Jan. 16th, 2011

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1. Girl Power: The Nineties Revolution In Music by Marisa Meltzer.
2. The Patriot Witch (Book One of the Traitor to the Crown trilogy) by C.C. Finlay.
3. Power Girl: A New Beginning and Power Girl: Aliens and Apes by Justin Gray, Jimmy Palmiotti, and Amanda Conner.
4. Strangers On a Train by Patricia Highsmith.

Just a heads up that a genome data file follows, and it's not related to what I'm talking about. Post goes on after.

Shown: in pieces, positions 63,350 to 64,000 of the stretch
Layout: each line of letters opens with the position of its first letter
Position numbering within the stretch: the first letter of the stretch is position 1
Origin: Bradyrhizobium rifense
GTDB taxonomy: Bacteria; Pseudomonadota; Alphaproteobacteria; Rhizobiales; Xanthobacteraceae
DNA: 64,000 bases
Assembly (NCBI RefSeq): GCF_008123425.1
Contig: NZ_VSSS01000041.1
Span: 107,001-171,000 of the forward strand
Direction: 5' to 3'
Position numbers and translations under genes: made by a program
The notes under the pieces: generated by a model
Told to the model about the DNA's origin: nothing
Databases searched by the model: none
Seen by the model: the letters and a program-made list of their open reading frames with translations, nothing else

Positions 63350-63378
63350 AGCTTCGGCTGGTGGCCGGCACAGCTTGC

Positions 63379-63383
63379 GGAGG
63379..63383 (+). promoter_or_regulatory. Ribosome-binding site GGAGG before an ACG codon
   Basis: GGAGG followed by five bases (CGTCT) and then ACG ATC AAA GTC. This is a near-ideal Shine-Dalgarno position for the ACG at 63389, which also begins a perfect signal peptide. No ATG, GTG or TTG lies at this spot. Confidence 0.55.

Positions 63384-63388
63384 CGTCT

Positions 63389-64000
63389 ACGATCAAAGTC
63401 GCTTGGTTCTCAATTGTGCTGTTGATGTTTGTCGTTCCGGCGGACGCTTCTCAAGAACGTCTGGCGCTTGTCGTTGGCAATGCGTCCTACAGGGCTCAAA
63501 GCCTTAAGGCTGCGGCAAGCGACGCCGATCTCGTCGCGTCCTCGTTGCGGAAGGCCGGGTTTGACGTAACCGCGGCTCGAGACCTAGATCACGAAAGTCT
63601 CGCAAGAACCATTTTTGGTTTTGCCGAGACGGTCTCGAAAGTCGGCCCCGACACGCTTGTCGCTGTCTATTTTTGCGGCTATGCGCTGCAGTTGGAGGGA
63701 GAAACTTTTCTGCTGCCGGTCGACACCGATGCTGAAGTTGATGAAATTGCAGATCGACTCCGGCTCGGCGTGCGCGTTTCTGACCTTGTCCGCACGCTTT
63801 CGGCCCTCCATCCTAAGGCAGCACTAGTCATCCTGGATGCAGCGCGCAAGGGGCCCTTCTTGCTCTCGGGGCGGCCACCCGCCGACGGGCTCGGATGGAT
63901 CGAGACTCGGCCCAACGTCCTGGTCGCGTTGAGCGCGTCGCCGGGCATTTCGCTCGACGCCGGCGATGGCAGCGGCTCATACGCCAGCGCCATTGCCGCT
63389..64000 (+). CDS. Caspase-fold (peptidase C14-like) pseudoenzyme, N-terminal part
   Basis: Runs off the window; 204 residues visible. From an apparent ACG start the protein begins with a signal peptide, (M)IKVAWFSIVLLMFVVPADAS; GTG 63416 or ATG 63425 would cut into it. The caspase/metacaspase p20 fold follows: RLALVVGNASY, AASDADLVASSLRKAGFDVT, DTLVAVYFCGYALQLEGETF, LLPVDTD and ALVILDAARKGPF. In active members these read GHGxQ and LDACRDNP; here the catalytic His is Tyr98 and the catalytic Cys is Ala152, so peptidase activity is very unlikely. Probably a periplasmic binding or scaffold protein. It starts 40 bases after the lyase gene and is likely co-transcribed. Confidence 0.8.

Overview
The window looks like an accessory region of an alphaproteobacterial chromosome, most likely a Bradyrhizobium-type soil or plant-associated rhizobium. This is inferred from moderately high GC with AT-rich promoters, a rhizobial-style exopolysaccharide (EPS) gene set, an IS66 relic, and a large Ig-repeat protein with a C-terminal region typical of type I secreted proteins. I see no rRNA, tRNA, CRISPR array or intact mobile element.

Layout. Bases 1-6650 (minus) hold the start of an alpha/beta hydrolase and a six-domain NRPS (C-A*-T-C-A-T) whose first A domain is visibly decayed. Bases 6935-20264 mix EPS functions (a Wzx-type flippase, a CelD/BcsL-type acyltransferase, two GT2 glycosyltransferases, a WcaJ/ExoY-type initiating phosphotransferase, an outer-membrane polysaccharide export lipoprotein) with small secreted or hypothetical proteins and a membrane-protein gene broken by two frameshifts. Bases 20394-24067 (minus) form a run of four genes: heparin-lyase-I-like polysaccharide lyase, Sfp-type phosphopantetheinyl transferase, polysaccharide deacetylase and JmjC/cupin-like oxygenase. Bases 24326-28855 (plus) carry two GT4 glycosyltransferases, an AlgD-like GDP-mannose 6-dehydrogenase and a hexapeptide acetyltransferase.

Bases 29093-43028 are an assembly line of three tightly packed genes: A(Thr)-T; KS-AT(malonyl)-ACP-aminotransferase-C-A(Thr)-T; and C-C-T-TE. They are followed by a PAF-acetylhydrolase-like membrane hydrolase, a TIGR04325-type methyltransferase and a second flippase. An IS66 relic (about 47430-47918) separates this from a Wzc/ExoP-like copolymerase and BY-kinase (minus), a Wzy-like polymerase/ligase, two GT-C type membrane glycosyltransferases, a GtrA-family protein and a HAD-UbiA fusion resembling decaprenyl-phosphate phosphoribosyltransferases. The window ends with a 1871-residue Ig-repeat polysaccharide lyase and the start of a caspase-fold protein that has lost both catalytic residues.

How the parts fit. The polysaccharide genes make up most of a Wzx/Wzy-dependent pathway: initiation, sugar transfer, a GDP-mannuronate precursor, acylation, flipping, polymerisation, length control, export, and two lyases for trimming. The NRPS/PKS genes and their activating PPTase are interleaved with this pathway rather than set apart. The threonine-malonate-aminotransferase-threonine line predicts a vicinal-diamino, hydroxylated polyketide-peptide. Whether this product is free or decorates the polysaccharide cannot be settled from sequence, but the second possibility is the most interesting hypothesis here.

5 and 6. Shadowbridge and Lord Tophet by Gregory Frost. As soon as I finished Shadowbridge about a week ago I knew I couldn't talk about it until I'd read Lord Tophet; I don't know if the two were originally intended to be one book or not, but to me the story feels like one literary entity. It's an impressive one, too; this is a story about stories and storytellers, and as Frost's characters travel through the world-spanning bridges of the title, they are constantly telling, hearing, stepping into, spilling, and tracking story everywhere. Some of this may seem at first peripheral to the main action, but the profusion of tales point towards an ending--not "the" ending, because Frost wisely leaves some things unresolved. The books that tend to linger with me, I've found, are those that end by satisfying some possibilities while leaving others unexplored. Shadowbridge is that sort of a creation, one that celebrates story by inviting the reader to finish--or better, continue--the story themselves. These books deserve to be classics.

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